Culture Eats Strategy for Breakfast

Article by Steve Harvey, Director Impromptu

It can be said that much of the work we do is strongly connected with and driven by delivering strategy: introducing a new performance management framework; growing sales; improving customer service scores; embedding consulting and partnering as an engagement model; and so on. When I think about Peter Drucker’s assertion, ‘culture eats strategy for breakfast’, I face the doubts I have about the sustainable impact of what we do. We do great work which contributes to the successful execution of whatever initiative is being pursued, of that there is little doubt. But is that enough?

A case in point is a recent programme we have been involved with, for a major motor manufacturer, working with their HR Business Partners and very senior managers from across the business to help them embrace a refreshed talent development process. This is terrific work. You can feel the engagement in the room, see light bulbs going on, taste the participants’ commitment to being champions of the cause.

And yet, as the participants walk out of the room, full of enthusiasm and invigorated by renewed endeavour, I am troubled by a germ of uncertainty. They are walking back into a context that knows nothing of the experiences they have just shared, a prevailing culture of delivery and targets and operational focus and pace and transaction that remains, as yet, untroubled by the transformation that has just taken place. In that moment I fear transience, dissipation, dilution and, perhaps, ultimately, dissolution, like the fading of echoes of a voice in a cave that resound for a few moments before the silence returns.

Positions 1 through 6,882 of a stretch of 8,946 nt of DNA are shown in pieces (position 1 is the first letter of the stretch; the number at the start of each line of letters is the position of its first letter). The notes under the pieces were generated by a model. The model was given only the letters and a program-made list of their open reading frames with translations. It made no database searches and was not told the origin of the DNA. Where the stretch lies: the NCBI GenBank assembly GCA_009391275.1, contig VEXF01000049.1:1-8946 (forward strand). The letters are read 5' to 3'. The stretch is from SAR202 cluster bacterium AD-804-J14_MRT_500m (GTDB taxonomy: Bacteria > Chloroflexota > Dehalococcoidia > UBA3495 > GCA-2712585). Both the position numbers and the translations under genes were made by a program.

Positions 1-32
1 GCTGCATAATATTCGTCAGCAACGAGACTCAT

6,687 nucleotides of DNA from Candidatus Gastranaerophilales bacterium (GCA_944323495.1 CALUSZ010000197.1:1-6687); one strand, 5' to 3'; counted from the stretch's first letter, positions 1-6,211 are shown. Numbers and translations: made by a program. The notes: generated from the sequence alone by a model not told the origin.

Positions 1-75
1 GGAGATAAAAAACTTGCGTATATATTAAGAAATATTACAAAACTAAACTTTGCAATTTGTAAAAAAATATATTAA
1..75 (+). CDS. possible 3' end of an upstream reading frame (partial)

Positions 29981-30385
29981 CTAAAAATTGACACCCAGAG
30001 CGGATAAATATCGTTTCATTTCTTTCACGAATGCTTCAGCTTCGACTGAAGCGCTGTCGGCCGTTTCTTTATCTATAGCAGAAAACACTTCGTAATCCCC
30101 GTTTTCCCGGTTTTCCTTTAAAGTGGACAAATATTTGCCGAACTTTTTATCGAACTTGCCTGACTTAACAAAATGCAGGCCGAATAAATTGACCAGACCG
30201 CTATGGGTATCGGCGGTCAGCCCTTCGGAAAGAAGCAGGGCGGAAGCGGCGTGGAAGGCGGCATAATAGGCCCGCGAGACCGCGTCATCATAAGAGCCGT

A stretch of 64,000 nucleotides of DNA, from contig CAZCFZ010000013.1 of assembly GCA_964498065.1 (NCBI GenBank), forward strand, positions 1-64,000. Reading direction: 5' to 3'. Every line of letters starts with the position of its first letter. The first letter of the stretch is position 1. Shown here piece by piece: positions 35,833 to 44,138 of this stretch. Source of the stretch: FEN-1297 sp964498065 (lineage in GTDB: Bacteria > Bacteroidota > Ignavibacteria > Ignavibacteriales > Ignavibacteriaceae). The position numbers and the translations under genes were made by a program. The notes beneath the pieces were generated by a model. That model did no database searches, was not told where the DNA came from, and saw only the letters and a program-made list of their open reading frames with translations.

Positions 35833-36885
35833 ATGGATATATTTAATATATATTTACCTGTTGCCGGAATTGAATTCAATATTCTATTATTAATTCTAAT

But there is something else, a seed of a thought that counters this bleak prognosis. I remember an occasion a couple of years ago, at a meeting, where, at the start, the twelve or so attendees were introducing themselves. One of them, a now senior HR manager and our sponsor, paused half way through his introduction and looked at me. I recognised him, I had role played with him a couple of years before. “I know you,” he said, “you changed my life.”

I am sure many, if not all of us, have had such experiences, moments that remind us of the gift we have, to transform and to awaken. Johnson and Scholes’ culture web helps me make sense of this. The six interconnected elements of culture – rituals and routines, organisational structure, power structures, control systems, symbols and stories – perhaps tell us something about the power we have to effect change, at the heart.

It is the last of these culture web elements that speaks loudest to me. Maybe it is in our ability to impact on the stories that people tell, to themselves and to each other, that is the origin of the change we induce. ‘You changed my life’ is, maybe, the opening line of a powerful story and perhaps one where the echoes continue to resound rather than melt away.

Culture may eat strategy for breakfast, but where we work is at the intersection between culture and strategy, and that is where my doubts diminish and are replaced by hope and optimism and the certainty that for each life changing experience there will be a new story to tell.